German manufacturing shrinks at fastest pace in three years
By Sarah Marsh
Berlin (Reuters) - Germany's manufacturing sector shrank in June at the fastest pace in three years, with new business intake dropping for the 12th month running, in a sign the economy is suffering from both the euro crisis and a broader global economic slowdown.
Markit's manufacturing Purchasing Managers Index (PMI) slid to 45.0 in June from 45.2 in May, registering the fastest decline in the sector since June 2009, final data showed on Monday. The figure was just above a flash estimate of 44.7.
Manufacturers saw the sharpest deterioration in overall business conditions for three years in June as an abrupt and broadening global economic slowdown pulled the rug from under the export-led recovery," said Markit economist Tim Moore.
With weakening export markets putting manufacturers on the defensive, job cuts continued and inventory reductions gathered pace," he added.
New orders from abroad dropped at the second-fastest rate since May 2009 due to lower spending in Europe and a slowdown in Chinese demand, according to Markit.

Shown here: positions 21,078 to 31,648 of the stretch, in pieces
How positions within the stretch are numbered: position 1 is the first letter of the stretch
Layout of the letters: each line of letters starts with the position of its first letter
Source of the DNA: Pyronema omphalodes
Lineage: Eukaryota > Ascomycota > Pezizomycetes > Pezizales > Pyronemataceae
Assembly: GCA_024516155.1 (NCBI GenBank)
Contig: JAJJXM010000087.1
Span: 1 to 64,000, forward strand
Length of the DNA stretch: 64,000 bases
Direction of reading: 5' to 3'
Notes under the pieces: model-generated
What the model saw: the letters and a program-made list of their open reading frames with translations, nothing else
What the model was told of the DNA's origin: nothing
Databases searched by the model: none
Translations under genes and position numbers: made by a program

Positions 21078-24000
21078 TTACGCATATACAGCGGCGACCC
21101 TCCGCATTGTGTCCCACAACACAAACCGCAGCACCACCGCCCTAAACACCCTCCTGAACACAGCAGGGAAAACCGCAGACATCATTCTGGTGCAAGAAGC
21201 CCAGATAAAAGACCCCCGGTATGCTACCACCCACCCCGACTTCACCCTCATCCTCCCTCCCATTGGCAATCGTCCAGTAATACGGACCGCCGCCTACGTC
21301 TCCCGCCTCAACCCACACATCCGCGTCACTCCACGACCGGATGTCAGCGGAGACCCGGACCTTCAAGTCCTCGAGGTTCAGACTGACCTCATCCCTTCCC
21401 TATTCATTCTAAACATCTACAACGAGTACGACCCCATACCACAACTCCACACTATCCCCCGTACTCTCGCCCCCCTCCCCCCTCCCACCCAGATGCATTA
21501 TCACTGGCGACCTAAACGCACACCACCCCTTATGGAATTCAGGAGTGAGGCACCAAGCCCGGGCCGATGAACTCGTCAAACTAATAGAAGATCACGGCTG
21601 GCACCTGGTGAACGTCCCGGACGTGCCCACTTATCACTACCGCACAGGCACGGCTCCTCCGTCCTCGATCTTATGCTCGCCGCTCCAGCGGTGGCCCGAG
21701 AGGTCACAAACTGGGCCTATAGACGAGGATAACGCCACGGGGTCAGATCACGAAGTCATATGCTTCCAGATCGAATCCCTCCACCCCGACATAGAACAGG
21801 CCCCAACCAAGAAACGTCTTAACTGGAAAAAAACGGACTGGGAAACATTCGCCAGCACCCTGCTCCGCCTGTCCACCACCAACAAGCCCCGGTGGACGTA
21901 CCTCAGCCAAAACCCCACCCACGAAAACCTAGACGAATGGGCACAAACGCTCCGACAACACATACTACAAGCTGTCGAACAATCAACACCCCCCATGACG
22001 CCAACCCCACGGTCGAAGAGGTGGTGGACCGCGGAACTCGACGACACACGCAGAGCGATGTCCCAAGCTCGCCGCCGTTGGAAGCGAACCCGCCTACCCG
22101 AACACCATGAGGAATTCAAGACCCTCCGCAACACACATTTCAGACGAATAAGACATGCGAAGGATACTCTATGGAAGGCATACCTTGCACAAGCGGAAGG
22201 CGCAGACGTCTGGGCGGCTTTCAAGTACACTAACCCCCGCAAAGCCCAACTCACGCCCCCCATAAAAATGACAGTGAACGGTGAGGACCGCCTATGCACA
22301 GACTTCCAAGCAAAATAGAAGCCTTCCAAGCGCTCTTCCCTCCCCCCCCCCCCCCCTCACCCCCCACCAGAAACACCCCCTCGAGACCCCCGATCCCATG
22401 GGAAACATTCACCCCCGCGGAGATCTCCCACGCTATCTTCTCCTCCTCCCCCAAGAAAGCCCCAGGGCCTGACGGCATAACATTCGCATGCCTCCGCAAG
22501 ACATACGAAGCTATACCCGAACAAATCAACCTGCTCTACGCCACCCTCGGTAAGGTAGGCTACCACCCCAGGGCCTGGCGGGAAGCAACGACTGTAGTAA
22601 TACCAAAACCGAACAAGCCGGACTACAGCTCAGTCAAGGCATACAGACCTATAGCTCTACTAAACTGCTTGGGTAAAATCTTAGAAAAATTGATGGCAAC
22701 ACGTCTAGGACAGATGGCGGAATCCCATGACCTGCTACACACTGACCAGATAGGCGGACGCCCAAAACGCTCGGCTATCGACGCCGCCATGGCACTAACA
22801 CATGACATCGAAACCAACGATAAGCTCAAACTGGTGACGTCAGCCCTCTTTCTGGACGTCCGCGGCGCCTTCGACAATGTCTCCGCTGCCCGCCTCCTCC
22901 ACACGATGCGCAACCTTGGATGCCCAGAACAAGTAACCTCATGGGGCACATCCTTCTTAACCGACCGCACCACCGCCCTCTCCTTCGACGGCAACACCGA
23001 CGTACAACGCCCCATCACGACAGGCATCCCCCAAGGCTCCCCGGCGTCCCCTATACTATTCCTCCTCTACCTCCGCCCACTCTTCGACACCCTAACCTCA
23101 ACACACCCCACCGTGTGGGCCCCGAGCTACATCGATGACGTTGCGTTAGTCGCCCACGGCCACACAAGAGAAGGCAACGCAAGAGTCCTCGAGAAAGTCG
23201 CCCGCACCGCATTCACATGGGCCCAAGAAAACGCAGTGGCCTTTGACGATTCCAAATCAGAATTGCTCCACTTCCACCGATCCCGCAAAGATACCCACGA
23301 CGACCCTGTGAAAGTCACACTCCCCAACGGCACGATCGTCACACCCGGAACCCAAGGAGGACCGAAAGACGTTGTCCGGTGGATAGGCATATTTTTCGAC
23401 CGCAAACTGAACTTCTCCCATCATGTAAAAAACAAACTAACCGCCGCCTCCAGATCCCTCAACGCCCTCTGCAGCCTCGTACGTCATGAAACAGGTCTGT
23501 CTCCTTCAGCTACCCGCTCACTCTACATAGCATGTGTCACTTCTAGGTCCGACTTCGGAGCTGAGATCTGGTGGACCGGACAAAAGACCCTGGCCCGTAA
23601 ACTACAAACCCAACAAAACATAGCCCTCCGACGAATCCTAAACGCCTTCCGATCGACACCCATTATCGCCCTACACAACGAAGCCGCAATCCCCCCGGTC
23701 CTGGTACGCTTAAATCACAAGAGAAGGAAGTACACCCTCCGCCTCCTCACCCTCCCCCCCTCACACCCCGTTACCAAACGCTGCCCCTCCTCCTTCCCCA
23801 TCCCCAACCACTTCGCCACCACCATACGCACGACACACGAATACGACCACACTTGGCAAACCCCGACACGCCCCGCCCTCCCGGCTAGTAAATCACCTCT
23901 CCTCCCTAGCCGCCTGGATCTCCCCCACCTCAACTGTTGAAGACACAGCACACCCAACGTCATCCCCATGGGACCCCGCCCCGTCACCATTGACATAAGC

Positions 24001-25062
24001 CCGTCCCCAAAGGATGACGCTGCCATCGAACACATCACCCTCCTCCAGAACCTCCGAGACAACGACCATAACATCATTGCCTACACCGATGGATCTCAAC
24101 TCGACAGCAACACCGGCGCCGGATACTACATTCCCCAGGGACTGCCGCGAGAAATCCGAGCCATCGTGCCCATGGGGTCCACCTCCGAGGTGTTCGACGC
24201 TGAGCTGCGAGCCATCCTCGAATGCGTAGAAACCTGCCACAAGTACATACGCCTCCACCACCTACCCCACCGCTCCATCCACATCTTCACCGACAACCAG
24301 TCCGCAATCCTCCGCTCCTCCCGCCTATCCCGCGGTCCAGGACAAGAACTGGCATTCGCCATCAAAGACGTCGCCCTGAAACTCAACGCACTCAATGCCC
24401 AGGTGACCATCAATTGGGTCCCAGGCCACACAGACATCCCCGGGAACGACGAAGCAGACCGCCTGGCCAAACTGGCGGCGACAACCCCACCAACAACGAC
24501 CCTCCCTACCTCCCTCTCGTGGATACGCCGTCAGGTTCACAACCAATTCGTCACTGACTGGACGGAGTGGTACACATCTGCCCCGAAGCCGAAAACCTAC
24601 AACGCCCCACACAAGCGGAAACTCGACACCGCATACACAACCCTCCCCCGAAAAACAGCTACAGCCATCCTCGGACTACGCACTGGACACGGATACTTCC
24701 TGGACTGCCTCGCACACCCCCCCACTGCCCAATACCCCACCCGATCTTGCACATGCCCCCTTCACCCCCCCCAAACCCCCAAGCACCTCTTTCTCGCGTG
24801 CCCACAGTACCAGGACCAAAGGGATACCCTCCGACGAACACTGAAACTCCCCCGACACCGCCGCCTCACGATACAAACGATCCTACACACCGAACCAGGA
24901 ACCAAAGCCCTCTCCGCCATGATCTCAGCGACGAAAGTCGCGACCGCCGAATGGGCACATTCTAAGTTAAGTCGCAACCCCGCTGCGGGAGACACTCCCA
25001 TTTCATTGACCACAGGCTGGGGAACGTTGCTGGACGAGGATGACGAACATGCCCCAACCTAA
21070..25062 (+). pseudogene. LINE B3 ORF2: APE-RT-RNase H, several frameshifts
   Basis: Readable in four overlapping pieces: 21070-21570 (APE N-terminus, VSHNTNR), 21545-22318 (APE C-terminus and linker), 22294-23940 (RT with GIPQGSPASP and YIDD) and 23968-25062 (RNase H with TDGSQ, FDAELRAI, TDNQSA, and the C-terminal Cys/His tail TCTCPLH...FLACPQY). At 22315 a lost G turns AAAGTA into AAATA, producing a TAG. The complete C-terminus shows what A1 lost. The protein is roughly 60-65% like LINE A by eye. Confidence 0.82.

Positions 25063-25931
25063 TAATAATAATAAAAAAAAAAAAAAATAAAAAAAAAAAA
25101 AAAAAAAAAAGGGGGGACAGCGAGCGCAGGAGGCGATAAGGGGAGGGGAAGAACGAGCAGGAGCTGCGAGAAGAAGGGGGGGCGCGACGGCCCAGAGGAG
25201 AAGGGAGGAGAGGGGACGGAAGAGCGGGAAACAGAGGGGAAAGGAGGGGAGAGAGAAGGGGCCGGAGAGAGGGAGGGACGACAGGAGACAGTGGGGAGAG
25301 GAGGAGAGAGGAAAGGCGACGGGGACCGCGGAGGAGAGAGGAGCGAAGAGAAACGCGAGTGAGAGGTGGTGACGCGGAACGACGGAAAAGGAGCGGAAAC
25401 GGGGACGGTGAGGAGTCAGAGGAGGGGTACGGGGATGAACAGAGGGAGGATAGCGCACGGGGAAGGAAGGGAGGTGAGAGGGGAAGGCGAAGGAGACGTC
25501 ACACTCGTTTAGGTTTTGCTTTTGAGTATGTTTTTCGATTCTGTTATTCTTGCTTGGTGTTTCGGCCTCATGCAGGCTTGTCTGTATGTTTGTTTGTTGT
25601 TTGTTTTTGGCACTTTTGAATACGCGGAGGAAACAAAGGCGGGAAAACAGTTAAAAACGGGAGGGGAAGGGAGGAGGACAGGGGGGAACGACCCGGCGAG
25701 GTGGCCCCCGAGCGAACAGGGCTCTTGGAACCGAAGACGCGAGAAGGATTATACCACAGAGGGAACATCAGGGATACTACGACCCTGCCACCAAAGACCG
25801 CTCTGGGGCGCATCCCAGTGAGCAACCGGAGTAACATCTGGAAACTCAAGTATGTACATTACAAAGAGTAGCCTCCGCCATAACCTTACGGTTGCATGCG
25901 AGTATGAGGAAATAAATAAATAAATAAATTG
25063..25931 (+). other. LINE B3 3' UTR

Europe's economic powerhouse has managed to remain resilient throughout much of the debt crisis but recent data have suggested that it is losing stamina and may even have contracted in the second quarter of 2012 after growing 0.5 percent in the first three months.
Exports slid for in April the first time since December 2011, falling 1.7 percent.
Input buying fell sharply during June and at a rate last seen in mid-2009, which in turn helped improve supplier lead-times and contributed to the steepest drop in input pr ices for almost three years," Moore said. Continued...